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ROME, Feb. 15 Kyodo


The Group of Seven industrialized economies reiterated their readiness to fight ''excess volatility'' in currency markets in a statement issued Saturday after their two-day meeting in Rome.

However, the familiar phrase, which apparently caused no surprise to market participants as the G-7 opted not to single out any specific currency, may cause further woes to Japanese manufacturers already under pressure from the sharp appreciation of the yen.

With the G-7 not expressing concerns about the Japanese currency's surge, ''there is a possibility that the yen could rise further'' against the U.S. dollar and other major currencies, said Osamu Takashima, chief currency analyst at the Bank of Tokyo-Mitsubishi UFJ.

Finance ministers and central bank governors from the G-7 -- Britain, Canada, France, Germany, Italy, Japan and the United States -- issued a rare warning in late October, saying they were ''concerned'' about the excessive volatility in the exchange rate of the yen.

The yen had surged to around 91 yen against the dollar shortly before the unusual G-7 statement. Nearly four months after the warning, the Japanese currency remains at almost the same level versus the dollar.

Japan's major manufacturers, which largely depend on exports for their earnings, are crying out for help amid the combination of a strong yen and the economic downturn.

Nissan Motor Co. projects its first group net loss in nine years for the current business year through March, with Nissan President Carlos Ghosn saying the nation's third-biggest carmaker has been ''hit with three challenges at one time -- the credit crisis, economic recession and strengthening yen.''

Sony Corp. has also come under pressure. ''I must note that a significant portion of our projected group-wide losses this year versus the prior can be attributed to the unprecedented and unnatural strength of the yen,'' its Chief Executive Officer Howard Stringer recently told reporters in Tokyo.

The consumer electronics giant expects to incur its largest-ever operating loss in fiscal 2008. Toyota Motor Corp., which boasted record-high profits in fiscal 2007 through March last year on robust auto sales worldwide, also projects its first red ink since it began releasing net data in 1963, due mainly to the soaring Japanese currency.

Whether the G-7 countries would maintain their concern about the yen's rise was one of the main focuses of the Rome meeting for many market analysts.

Takashima said Japanese manufacturers would not be able to withstand the yen's rise to a range of between 85 yen and 90 yen, and that the blunt statement by the G-7 may push the currency and many Japanese firms into a ''dangerous zone.''

Japanese Finance Minister Shoichi Nakagawa still stressed the importance of the latest G-7 statement in Rome.

''As for foreign exchange, we wrote (in the statement) that G-7 countries will cooperate in fighting excess volatility. I would like you to consider the sense,'' he told reporters after the latest G-7 meeting.

Some experts said the G-7 countries seem less concerned by currency markets at a time when they must consider the bigger picture of the global economic recession and financial turmoil.

Saying that no imbalance has been observed among G-7 currencies, Eiji Hirano, a former Bank of Japan executive director for international affairs, said, ''I don't think it is productive for the group only to discuss exchange rates.''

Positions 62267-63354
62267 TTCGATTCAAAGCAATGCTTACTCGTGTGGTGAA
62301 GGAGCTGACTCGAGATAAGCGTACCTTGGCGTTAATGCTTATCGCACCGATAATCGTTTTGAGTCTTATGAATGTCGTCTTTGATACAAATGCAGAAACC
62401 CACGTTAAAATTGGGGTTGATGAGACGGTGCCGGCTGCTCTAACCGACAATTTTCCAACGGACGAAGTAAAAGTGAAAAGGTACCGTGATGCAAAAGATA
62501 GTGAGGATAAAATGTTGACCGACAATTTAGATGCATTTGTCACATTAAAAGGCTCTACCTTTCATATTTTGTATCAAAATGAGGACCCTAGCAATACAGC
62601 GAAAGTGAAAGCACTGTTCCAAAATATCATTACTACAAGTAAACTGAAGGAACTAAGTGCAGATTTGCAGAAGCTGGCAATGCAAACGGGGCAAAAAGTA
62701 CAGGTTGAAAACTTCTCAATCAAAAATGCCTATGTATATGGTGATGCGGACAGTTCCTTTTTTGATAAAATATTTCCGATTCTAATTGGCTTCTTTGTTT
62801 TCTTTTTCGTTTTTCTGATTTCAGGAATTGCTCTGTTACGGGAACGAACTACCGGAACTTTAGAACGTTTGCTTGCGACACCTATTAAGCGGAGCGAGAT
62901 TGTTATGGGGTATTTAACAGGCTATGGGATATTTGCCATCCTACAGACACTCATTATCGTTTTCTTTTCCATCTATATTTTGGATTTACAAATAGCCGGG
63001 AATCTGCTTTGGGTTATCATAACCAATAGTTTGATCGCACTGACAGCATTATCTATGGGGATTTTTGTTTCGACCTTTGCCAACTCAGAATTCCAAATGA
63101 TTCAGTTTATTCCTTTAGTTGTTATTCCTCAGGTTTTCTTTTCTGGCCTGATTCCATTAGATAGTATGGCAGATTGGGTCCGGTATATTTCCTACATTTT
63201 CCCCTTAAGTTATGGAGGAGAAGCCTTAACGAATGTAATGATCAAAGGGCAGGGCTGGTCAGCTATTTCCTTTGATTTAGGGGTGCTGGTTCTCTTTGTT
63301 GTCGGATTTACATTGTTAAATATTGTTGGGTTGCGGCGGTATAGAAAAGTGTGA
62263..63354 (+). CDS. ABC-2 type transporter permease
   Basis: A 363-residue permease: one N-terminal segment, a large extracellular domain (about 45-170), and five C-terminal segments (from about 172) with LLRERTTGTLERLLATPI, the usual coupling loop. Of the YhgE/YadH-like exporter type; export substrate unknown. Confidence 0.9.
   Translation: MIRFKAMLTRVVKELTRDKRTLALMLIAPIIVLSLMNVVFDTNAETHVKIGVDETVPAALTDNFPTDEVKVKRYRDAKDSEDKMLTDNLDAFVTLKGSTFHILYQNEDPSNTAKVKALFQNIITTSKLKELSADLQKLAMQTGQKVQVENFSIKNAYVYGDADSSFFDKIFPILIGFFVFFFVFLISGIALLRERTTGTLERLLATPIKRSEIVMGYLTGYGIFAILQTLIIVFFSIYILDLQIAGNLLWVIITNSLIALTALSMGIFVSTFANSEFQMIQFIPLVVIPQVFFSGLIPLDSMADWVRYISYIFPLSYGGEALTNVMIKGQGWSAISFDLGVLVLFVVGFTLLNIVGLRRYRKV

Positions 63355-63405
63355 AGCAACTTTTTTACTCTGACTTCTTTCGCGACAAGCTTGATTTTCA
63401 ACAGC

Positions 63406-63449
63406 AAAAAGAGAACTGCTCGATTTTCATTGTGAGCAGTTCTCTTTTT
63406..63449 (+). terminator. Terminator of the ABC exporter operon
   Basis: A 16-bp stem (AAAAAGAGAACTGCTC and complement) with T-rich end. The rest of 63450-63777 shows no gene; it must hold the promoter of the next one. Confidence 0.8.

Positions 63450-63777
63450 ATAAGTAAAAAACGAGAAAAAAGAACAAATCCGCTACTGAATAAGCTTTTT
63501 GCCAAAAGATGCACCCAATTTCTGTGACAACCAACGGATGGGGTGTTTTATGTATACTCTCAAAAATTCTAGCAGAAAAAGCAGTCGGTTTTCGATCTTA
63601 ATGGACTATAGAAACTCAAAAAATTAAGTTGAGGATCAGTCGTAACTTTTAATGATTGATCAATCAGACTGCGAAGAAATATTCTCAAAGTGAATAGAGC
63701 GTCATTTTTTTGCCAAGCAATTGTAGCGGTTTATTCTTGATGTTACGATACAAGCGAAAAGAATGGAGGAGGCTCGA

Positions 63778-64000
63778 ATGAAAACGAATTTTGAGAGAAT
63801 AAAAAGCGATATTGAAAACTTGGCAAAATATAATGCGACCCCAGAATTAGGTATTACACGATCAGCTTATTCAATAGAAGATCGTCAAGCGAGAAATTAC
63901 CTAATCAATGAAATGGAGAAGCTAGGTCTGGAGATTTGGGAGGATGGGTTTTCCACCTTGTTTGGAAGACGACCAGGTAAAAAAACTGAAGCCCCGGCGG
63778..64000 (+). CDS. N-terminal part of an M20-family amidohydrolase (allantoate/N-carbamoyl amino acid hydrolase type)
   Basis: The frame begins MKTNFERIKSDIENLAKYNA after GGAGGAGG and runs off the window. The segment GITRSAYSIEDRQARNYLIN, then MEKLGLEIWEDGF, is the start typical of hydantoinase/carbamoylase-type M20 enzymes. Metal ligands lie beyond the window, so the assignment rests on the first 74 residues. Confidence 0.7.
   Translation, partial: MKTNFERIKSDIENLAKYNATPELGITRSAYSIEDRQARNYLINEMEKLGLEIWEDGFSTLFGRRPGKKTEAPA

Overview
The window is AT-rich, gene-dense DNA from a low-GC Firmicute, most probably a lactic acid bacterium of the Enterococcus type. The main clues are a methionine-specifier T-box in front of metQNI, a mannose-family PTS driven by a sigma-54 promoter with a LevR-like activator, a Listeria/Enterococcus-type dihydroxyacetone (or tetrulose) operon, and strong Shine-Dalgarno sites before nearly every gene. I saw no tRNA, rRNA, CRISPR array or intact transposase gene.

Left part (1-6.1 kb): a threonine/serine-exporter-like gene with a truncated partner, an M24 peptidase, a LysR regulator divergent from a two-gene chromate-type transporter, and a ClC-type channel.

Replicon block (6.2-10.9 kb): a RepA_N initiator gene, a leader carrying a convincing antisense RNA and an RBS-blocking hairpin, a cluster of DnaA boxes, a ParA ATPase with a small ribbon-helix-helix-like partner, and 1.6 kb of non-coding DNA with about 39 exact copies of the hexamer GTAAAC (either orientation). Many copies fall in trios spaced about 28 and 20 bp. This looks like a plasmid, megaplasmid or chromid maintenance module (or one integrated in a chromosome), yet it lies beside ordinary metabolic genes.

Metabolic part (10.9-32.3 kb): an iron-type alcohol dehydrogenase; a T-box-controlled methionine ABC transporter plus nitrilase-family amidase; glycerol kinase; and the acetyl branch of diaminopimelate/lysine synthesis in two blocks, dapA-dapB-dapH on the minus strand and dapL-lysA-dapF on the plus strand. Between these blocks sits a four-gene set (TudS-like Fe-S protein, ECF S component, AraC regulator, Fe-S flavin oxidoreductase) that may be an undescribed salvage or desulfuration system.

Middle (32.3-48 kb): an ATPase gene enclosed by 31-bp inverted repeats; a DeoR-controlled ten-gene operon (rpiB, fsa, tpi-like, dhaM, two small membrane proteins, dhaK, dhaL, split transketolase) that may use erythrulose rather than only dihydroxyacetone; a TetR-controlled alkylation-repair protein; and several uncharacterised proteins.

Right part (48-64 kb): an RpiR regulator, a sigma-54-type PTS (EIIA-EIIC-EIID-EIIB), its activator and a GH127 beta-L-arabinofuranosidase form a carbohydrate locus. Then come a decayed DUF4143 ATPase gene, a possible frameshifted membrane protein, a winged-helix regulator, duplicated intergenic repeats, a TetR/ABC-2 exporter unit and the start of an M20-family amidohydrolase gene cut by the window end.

Toyoo Gyohten, a former Japanese vice finance minister for international affairs, said that while the G-7 sometimes focuses on volatility in a currency, ''which level the currency stays at is not seen as a major problem.''

His comment suggests the yen has become less volatile compared with last October when the G-7 issued the special statement.

But some analysts say the Japanese government should seriously address the predicament of many companies in the face of the strong yen, whose effective exchange rate, or trade-weighted value as measured against a basket of other major currencies, has surged nearly 30 percent since last summer.

They say the government and the BOJ have to tell other G-7 countries what they think about the recent development in currency markets.

Failure to make such comments would only exacerbate the environment surrounding Japanese companies, sending to the United States and European nations the wrong message that Tokyo has accepted the current strength of the yen, said Hiromichi Shirakawa, chief economist at Credit Suisse in Japan.

''It is evident that the relative strength of the yen does not reflect the current condition of the Japanese economy,'' he said.

The economy is expected to contract 2.6 percent in 2009, the International Monetary Fund said last month in its global economic outlook. The margin of negative growth is even bigger than the contractions estimated by the IMF for the United States and the eurozone economy -- of 1.6 percent and of 2.0 percent, respectively.

Shirakawa said the government should also take into account declines in corporate tax revenues as the yen's rise has depressed many firms' earnings.

The slump in tax revenues has already led the government to give up its earlier goals of fiscal discipline.

Japan's ''economy is not in a situation where the government can say it doesn't care about the yen's rise. Such inaction would only add to the view that the government lacks a sense of crisis,'' he said.
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Publication:Japan Weekly Monitor
Date:Feb 17, 2009
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